The best advice Gail Collins has for prospective journalists is to work for nearly bankrupt newspapers.
While her advice sounds comical, that is how the current New York Times editorial page editor worked her way up the journalism ranks. Collins spoke of her newspaper experience to the Quinnipiac University community as she kicked off the 8th Annual Celebrating Women’s Creativity Conference on March 22.
“Journalism is a dicey business,” said Collins, who entertained student and faculty questions before her keynote speech. “You really have to love it or at least find it very entertaining.”
There is no mistaking Collins’ love for journalism. She got her start in Connecticut, working as a weekly columnist for the Connecticut Business Journal, a senior editor for Connecticut Magazine and a journalism professor at Southern Connecticut State University.
Collins’ then joined the New York Daily as a columnist until 1991 when she started at New York Newsday. She joined the New York Times in 1995, as a columnist for the Op-Ed page. Then in June 2001, Collins was promoted and became the first female editorial page editor at the Times.
She has also written two books, including “The Millennium Book.”
“It’s strange to think so many people are reading what you are writing,” said Collins. “It gives you an incredible sense of responsibility.”
After her session with journalism students and faculty, Collins was whisked away to a short reception and then was off to the law school’s Grand Courtroom.
Collins first spoke of women’s history, an admitted obsession of hers and the subject of her latest book. She reminded the audience of a time, not so long ago, when women were silenced by custom.
“First you need something to say, and as far as I can tell that’s never been a problem for women,” said Collins. “Second, you need a right to say it.”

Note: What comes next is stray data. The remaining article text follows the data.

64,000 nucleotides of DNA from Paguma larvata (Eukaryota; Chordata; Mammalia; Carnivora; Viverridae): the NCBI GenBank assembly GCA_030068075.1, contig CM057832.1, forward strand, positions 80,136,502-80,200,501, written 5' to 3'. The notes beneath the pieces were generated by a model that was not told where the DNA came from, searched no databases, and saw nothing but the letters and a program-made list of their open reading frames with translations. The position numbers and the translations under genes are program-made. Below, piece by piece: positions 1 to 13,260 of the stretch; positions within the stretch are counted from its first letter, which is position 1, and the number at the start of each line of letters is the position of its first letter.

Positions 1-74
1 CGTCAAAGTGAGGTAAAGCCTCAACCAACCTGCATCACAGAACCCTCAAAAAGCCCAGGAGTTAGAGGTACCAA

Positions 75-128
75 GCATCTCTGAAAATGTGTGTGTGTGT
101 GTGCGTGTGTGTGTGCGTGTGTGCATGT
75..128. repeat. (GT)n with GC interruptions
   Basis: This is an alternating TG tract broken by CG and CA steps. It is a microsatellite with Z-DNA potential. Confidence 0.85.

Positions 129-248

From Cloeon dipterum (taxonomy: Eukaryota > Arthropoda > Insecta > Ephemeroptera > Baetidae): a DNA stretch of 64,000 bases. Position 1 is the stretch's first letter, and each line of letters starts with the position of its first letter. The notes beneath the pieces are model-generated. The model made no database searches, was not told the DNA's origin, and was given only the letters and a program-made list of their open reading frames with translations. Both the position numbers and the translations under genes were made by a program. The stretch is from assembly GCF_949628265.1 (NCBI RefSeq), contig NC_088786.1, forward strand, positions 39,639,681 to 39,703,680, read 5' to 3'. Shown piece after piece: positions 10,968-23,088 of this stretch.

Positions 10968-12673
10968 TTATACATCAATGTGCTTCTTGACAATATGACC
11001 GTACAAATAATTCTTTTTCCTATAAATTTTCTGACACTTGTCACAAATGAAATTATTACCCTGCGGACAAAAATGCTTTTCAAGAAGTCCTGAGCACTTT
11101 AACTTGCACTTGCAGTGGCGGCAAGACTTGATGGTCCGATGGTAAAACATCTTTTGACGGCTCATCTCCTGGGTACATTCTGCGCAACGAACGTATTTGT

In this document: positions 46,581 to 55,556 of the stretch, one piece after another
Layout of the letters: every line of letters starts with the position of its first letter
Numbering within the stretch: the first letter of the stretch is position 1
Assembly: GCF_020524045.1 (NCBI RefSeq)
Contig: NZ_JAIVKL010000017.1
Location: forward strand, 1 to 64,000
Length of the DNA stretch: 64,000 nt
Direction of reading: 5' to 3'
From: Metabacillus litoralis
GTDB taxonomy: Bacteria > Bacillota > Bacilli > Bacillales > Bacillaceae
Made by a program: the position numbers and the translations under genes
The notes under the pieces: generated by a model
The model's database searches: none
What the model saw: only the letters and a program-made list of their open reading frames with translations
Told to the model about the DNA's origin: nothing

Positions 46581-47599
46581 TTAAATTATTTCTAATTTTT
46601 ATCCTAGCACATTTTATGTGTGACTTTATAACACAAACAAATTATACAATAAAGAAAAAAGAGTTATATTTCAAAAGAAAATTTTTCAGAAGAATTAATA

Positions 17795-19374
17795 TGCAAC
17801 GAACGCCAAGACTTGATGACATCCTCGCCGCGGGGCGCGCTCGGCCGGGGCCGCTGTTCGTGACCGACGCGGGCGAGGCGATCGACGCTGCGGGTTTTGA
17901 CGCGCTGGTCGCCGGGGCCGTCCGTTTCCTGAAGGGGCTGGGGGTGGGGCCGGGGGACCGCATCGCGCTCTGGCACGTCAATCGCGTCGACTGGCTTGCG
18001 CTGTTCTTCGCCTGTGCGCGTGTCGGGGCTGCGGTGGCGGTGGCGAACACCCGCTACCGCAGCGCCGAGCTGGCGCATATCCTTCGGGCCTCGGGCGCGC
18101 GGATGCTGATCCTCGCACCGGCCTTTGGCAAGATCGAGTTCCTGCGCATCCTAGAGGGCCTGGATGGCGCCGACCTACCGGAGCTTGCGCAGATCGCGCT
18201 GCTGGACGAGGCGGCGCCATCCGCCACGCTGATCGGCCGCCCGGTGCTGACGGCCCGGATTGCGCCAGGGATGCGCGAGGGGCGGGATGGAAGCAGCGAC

Looking up at the crowded courtroom, Collins told the story of pioneers Anne Hutchinson and Harriet Beecher Stowe. Hutchinson was accused of heresy in the 1800s for speaking about religious subjects with women during childbirth and to groups of men and women, which at the time was considered “promiscuous.” She was later banished to Long Island where she was later killed.
Whenever Stowe, a talented writer and orator, was asked to speak she would sit in the balcony while her husband read her prepared speech to the “promiscuous audience.”
“We stand on a great many women’s shoulders,” said Collins. “Although they were occasionally sneaky, they were never afraid to speak.”
Collins then turned the subject of her speech to Sept. 11, a tragedy that occurred only three months after she was promoted to an editor position. The Times staff did extraordinary things to get to work that day, according to Collins.
One editor took a pontoon across the Hudson River from New Jersey. Another photographer was at the base of one of the towers, snapping pictures, when it collapsed. She dove under a fire truck and came back to the office covered in white dust.
Because of heightened security measures, Times employees now wear badges, participate in more fire drills and have more escape routes. Their mail is also steamed to prevent against anthrax, so it arrives “late and sort of crispy,” said Collins.
The tragedy also impacted the Times in another way. Collins’ department receives 600-700 letters to the editor on a normal day, mostly through E-mail. After Sept. 11, they were receiving 600-700 letters an hour.
But while Collins’ job has its stressful days and trying moments, her enthusiasm is overwhelming.
“It’s exciting,” she said. “Writing editorials is an art form. It takes a little practice.”